Higher education has been severely disrupted by the current pandemic, and the effect of this disruption will be felt for many years to come. The rapid shift to emergency remote teaching tested and challenged our assumptions, and provided a great opportunity for gathering insight into online teaching and learning.
Making the best of the online and face-to-face worlds was the topic of the keynote address by Professor Liz Johnson, DVCE (Education) at Deakin University, at this year’s ACSME conference.
There is much to be learned from the live, although unplanned, educational experience we all went through this year. We should capitalise on these learnings and embed them in good practice. Liz urged us to reflect on what each of the modes can and can’t do well in our own contexts, and be guided by these insights when engaging in educational design.
Liz inspired us with three insights from her own COVID-19 experience:
1. The principles for good learning are universal and should guide design in any mode of learning.
Good educational design should be informed by evidence gathered from decades of educational research which says that learning outcomes are more likely to be achieved when learning is active, when it is constructively aligned, and when it is engaging.
2. Choose the mode of learning that best supports the learning outcome intended.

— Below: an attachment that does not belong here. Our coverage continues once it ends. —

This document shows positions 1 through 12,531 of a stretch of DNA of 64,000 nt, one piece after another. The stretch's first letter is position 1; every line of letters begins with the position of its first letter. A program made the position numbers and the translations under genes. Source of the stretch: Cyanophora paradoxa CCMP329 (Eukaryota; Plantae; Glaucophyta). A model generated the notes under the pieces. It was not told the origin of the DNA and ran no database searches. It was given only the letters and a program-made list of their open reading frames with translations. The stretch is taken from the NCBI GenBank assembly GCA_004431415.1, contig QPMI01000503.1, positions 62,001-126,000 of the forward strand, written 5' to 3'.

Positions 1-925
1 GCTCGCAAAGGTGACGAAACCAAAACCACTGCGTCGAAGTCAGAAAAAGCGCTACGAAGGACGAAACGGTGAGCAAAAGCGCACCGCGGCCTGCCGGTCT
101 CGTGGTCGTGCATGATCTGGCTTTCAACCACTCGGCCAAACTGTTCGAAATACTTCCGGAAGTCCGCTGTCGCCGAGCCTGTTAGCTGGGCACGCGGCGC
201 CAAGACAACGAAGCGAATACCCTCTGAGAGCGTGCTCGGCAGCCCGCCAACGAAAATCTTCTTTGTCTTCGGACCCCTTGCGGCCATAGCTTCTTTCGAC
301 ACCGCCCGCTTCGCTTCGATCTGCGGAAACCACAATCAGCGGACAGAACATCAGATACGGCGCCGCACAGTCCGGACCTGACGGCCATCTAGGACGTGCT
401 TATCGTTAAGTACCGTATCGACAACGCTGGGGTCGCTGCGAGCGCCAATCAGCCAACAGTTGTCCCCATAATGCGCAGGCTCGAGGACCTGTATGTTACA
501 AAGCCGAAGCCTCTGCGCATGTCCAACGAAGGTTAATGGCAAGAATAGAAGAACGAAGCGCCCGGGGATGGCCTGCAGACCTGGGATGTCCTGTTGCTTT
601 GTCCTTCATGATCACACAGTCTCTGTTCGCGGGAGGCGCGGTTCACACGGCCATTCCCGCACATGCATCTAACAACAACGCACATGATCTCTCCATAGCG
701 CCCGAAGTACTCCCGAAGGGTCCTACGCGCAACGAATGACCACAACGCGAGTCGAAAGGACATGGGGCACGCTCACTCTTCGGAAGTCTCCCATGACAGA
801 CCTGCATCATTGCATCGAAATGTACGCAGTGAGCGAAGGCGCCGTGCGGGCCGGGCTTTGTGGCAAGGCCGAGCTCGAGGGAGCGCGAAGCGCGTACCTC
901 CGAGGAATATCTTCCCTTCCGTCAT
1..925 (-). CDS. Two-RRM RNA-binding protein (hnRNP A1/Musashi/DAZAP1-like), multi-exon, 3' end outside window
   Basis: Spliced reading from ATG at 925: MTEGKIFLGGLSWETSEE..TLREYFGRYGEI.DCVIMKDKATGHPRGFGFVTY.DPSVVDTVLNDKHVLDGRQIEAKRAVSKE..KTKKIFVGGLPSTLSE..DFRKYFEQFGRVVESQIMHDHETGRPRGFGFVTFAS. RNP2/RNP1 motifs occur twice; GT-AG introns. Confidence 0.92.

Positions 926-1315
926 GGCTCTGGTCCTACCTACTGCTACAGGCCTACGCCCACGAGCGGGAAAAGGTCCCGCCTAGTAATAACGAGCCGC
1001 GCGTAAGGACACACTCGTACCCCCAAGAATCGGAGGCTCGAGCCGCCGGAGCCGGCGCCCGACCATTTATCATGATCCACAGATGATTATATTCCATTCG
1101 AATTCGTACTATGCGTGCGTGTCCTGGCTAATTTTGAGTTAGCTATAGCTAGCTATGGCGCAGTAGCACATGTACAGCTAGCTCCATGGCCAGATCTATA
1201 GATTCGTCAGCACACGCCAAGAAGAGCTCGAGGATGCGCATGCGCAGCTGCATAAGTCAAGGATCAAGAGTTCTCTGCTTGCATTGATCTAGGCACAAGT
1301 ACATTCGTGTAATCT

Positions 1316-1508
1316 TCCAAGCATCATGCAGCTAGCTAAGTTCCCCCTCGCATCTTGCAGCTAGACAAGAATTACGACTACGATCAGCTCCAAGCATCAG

Online learning has advantages. It can be asynchronous, it can occur anywhere with internet connection, and it allows for keeping records of interaction. However, personal interactions and the development of some practical skills are best achieved face-to-face.
3. Choose the mode of learning that best reflects authentic professional and scientific practice. Balance this with maximising access for learners, learning space availability and working at scale
Much of science is done online and scientists routinely collaborate online with colleagues from around the world. This should be reflected in how students learn science.
As encapsulated in the science Threshold Learning Outcomes, science graduates should understand how science works, and should know that from personal experience. What is the right balance of practical skills we should equip students with, knowing that a large majority will not go to careers as practising scientists? What modes best develop these skills?